That is, micro-enterprises are every project whose annual turnover is less than one million pounds, or every newly established project whose paid-up capital or invested capital, as the case may be, is less than 50 thousand pounds.
For his part, economist Abdel Hafez Al-Sawy believes that awareness of the importance of small, medium and micro enterprises is weak in Egypt, although many countries have brought about economic development in it, such as Japan, and despite the existence of many Egyptian feasibility studies, they have not been transferred to the ground either through the government. Or businessmen or associations concerned with financing.
Al-Sawy expresses – in his speech to Al-Jazeera Net – his deep distress at the lack of governance of those associations concerned with financing these projects, which he says provide financing at a very high price without any sponsorship, while quite a few beneficiaries of the loans use them to manage some of their social needs instead of projects, Such as spending on homes during unemployment or paying off debts. Rather, some beneficiaries fall into the dilemma of what is called “debt recycling” by resorting to association after association to pay off a loan from one association to another, only to fall victim to the debt in the end.
Al-Sawy believes that the most important challenges facing these projects lie in government bureaucracy and corruption in localities, and the difficulty of obtaining bank financing due to the absence of guarantees, while successful experiences stem from the association of small and micro projects with medium and large projects such as feeding industries.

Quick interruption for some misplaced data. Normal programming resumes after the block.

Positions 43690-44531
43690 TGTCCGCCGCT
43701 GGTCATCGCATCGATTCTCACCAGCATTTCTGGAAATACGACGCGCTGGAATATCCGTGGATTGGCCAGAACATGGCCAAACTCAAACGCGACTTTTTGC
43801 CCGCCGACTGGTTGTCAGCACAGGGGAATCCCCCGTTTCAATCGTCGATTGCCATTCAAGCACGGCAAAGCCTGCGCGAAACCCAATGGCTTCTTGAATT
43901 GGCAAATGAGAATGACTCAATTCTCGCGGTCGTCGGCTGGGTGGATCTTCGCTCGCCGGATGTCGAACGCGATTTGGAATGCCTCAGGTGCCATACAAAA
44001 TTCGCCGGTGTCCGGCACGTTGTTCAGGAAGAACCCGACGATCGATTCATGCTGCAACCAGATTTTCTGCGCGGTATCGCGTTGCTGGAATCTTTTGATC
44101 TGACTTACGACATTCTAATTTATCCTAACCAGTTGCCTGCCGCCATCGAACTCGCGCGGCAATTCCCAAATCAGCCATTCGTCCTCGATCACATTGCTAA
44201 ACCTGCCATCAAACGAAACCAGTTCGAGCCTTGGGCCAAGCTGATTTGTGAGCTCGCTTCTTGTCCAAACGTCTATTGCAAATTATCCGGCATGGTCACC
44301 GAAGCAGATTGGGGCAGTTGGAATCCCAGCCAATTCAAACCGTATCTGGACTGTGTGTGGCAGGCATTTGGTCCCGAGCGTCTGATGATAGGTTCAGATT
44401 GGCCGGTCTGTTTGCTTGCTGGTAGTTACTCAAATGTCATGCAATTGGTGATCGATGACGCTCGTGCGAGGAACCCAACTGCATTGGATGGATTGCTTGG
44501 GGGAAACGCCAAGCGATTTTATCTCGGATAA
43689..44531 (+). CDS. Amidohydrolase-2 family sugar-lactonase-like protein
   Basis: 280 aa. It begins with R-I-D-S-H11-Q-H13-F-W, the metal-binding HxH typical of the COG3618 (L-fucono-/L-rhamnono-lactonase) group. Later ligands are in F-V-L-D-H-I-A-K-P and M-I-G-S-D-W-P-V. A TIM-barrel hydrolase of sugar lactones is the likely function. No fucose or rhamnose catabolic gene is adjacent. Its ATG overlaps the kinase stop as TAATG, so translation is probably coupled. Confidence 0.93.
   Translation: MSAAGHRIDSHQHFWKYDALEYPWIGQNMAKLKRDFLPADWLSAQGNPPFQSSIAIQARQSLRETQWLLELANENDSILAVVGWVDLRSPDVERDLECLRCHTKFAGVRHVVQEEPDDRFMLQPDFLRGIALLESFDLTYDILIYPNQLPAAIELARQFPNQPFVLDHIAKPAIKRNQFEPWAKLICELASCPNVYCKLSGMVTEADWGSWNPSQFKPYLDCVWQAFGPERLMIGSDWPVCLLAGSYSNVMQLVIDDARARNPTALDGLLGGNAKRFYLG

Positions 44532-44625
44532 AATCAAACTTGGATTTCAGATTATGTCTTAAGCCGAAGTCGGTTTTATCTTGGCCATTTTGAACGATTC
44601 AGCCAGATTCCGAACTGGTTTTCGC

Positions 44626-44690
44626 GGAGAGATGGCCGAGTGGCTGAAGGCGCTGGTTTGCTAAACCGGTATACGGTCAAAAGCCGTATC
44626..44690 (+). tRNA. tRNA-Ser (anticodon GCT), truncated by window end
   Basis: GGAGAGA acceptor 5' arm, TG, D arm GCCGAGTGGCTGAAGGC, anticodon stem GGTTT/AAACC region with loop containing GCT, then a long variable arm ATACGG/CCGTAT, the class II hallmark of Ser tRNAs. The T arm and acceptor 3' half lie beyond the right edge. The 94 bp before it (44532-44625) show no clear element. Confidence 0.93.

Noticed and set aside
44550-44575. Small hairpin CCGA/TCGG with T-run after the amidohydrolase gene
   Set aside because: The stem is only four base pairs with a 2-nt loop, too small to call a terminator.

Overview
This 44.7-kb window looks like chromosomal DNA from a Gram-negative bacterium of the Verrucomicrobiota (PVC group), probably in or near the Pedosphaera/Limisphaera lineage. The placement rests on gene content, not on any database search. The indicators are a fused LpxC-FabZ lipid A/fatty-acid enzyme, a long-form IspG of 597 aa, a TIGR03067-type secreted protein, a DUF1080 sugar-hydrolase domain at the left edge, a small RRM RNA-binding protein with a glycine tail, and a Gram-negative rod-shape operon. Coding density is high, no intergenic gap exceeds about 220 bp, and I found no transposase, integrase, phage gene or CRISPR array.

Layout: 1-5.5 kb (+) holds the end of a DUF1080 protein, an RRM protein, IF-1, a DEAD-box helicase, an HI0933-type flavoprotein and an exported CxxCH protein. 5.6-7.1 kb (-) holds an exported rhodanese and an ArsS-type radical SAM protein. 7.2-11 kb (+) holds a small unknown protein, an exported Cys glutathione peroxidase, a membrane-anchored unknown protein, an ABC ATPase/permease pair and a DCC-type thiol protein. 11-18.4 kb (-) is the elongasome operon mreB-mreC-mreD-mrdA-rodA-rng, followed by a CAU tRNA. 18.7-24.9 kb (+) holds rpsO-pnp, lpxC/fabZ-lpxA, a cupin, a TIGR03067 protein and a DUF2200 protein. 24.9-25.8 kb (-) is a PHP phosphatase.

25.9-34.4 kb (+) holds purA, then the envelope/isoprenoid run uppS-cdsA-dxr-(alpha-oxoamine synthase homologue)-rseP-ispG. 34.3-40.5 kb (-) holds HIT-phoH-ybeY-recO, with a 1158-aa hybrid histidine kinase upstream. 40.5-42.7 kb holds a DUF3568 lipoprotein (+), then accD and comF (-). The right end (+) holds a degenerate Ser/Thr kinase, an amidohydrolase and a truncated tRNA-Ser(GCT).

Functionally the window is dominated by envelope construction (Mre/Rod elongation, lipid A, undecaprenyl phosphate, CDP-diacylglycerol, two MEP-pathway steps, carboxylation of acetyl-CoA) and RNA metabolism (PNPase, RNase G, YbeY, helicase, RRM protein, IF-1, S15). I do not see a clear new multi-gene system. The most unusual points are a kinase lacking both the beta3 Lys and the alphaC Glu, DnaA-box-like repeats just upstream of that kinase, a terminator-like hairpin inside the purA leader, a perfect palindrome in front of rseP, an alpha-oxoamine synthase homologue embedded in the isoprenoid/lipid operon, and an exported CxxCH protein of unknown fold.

He points out that there is a problem with the continuous stereotyping associated with these projects and the attempt to limit them to specific projects, such as groceries, vegetables and textiles, explaining that software projects are small projects in India, and the government there sponsors them and provides them with all chances of success.
The economist asserts that for the success of small, micro and medium enterprises, several foundations must be combined, foremost of which is good training, management, marketing and quality, to come up with products that are suitable for their competitive counterparts at the local or external level.
Al-Sawy suggests that the government introduce these projects from the stage of technical education after the preparatory stage in commercial, industrial or agricultural schools, so that these students can learn about the concepts of these projects from an early age in schools.
Economic researcher Ibrahim Al-Taher believes that the most important challenge facing these projects is the effectiveness of coordinating the efforts made in the file of small projects, especially with the productive family system affiliated with the Ministry of Solidarity, or the paths of the Enterprise Development Agency affiliated with the Prime Ministry, or other community initiatives, so that there is an inclusive umbrella. It is governed by standards of governance and transparency and is led by a clear plan.
And Al-Taher explains – in an interview with Al-Jazeera Net – that the success of small projects begins with taking care of operating the first production machine in the nucleus of society, which is families, expecting that with time, deliberate expansion and intensification of awareness and motivational programmes, the system of productive families may improve in a way that contributes to solving the economic crisis, especially with regard to It is related to the development path based on reviving traditional handicrafts, contributing to export and bringing in hard currency.
The economic researcher believes that in the current case of Egypt, these projects will not succeed except after government interest in them similar to the infrastructure such as bridges and roads, in the absence of coordination and integration, and lack of care to spread the culture of productive families and raise awareness of such development projects sufficiently and effectively, although they are considered a stone Corner in several economies.